Imagine sailing through tropical Caribbean islands to a land thought to be full of gold and untouched by other humans. Don't get your hopes too high – there won't be any kayaking or snorkeling stops on this voyage. Were you thinking this was going to be a family vacation? Sorry, no women allowed.
Instead, this journey in the tumultuous waters of the Atlantic Ocean promises a rare adventure. Take yourself back 400 years when three ships – the Susan Constant, the Discovery, and the Godspeed – set sail from England in December 1606 for the New World.
Thirteen years before the Pilgrims landed at Plymouth Rock in what later became Massachusetts, these three ships brought settlers who established America's first permanent English colony: Jamestown, Va.
The middle-sized ship, the Godspeed, has been reconstructed and is sailing up the East Coast – from Baltimore to Boston – this summer, to celebrate the 400th anniversary of the voyage and to preview the celebration taking place next year in Jamestown.
Today's Godspeed crew is doing its best to re-create the feel of the original sail, but there are some things that might not be worth duplicating.
The original 88-foot Godspeed (about two school buses long) carried 52 men and boys (39 passengers and 13 crew members). Both rich and poor signed up to seek their fortunes. Some were sons of earls (British noblemen). Others were tailors and blacksmiths. The Virginia Company of London paid for the all-male expedition in return for what they hoped would be a profit once gold was found.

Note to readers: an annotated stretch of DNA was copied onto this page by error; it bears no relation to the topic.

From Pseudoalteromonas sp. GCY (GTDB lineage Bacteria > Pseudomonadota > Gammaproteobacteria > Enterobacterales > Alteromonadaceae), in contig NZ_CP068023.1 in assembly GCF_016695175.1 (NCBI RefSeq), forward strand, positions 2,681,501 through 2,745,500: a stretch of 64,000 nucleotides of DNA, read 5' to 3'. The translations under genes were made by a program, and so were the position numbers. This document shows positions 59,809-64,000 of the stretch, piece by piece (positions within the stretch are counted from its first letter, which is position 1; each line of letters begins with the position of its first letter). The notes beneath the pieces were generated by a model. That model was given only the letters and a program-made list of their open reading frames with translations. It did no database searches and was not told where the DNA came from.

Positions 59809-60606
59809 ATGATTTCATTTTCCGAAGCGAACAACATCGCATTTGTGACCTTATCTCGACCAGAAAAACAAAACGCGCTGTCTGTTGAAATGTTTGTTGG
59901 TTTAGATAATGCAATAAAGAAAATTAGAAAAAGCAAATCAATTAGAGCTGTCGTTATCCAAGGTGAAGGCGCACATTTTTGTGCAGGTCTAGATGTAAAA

Aboard the ship, the youngest passengers were responsible for menial tasks such as washing clothes and cleaning the quarters. They took turns sleeping on makeshift mattresses amid the cramped accommodations they shared with cargo, the other passengers, and a few chickens, pigs, and dogs.
"It's just you and your 38 closest friends, who haven't had a bath in 100 days," said Jack Oblein, who gives tours on the reconstructed Godspeed. "It's going to be nasty, and it's going to get funky.... You live, eat, and sleep down below."
To go above deck, the passengers had to be given permission from the sailors. Usually, fresh air was granted for only 45 minutes every four or five days.
What would they eat? Lots and lots of sauerkraut – and not with hot dogs, either. Everything they ate had to be dried, salted, or pickled. Fresh food would have rotted during the long voyage.
So far this trip might not seem very appealing. It's a long and dirty trek, and probably pretty boring – even withanoccasionalrun-in with pirates or a life-threatening thunderstorm.
But keep in mind that although the voyage lasts four months, the dream behind it is that you work a few years in the New World, make a fortune, and never have to work again. Sounds better now, right?
Unfortunately, there wasn't any gold waiting for the men as they sailed up the James River.
More than half of the men died shortlyafterarriving, but eventually more settlers arrived from England, which kept the fragile colony alive.
Although the settlers never discovered gold, in 1613 they found something nearly as profitable at the time: tobacco. John Rolfe, who grew and introduced the new crop to Europe, went on to marry the famous Indian princess Pocahontas, who was later celebrated in books and movies.
Many of the younger English boys in Jamestown decided to live with the natives and ended up playing a vital role as translators between the indigenous tribes and the English settlers.
Although men continued to make up a large majority of Jamestown's population throughout the 17th century, two women did join them in 1608, and 90 more arrived in 1620. Another group of 55 women came to the settlement in 1622.
To this day, both good and bad aspects of American history – the first representative government and the first time Africans were owned as slaves – can be traced back to Jamestown, a historic settlement that many Americans know little about.
For more information, visit www.jamestown2007.org .